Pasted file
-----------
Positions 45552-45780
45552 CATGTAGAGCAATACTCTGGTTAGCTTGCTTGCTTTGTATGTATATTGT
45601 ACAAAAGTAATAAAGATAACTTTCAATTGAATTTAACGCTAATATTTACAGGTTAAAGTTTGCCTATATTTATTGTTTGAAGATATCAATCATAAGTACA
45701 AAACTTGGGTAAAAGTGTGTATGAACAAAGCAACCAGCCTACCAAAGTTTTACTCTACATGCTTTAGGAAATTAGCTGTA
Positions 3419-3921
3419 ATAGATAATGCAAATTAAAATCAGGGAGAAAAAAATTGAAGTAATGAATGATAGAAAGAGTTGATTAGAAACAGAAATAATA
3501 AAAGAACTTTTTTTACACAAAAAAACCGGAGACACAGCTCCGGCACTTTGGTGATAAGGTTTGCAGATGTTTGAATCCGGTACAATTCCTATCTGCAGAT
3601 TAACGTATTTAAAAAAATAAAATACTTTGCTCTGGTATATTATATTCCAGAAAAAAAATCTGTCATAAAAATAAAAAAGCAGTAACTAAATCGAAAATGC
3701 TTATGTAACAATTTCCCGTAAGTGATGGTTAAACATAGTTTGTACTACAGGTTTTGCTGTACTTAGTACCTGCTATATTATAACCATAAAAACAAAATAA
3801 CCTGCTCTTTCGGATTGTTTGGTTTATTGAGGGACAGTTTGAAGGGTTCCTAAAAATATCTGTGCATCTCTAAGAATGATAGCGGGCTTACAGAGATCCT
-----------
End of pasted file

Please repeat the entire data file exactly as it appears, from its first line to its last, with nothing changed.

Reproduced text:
Positions 45552-45780
45552 CATGTAGAGCAATACTCTGGTTAGCTTGCTTGCTTTGTATGTATATTGT
45601 ACAAAAGTAATAAAGATAACTTTCAATTGAATTTAACGCTAATATTTACAGGTTAAAGTTTGCCTATATTTATTGTTTGAAGATATCAATCATAAGTACA
45701 AAACTTGGGTAAAAGTGTGTATGAACAAAGCAACCAGCCTACCAAAGTTTTACTCTACATGCTTTAGGAAATTAGCTGTA
Positions 3419-3921
3419 ATAGATAATGCAAATTAAAATCAGGGAGAAAAAAATTGAAGTAATGAATGATAGAAAGAGTTGATTAGAAACAGAAATAATA
3501 AAAGAACTTTTTTTACACAAAAAAACCGGAGACACAGCTCCGGCACTTTGGTGATAAGGTTTGCAGATGTTTGAATCCGGTACAATTCCTATCTGCAGAT
3601 TAACGTATTTAAAAAAATAAAATACTTTGCTCTGGTATATTATATTCCAGAAAAAAAATCTGTCATAAAAATAAAAAAGCAGTAACTAAATCGAAAATGC
3701 TTATGTAACAATTTCCCGTAAGTGATGGTTAAACATAGTTTGTACTACAGGTTTTGCTGTACTTAGTACCTGCTATATTATAACCATAAAAACAAAATAA
3801 CCTGCTCTTTCGGATTGTTTGGTTTATTGAGGGACAGTTTGAAGGGTTCCTAAAAATATCTGTGCATCTCTAAGAATGATAGCGGGCTTACAGAGATCCT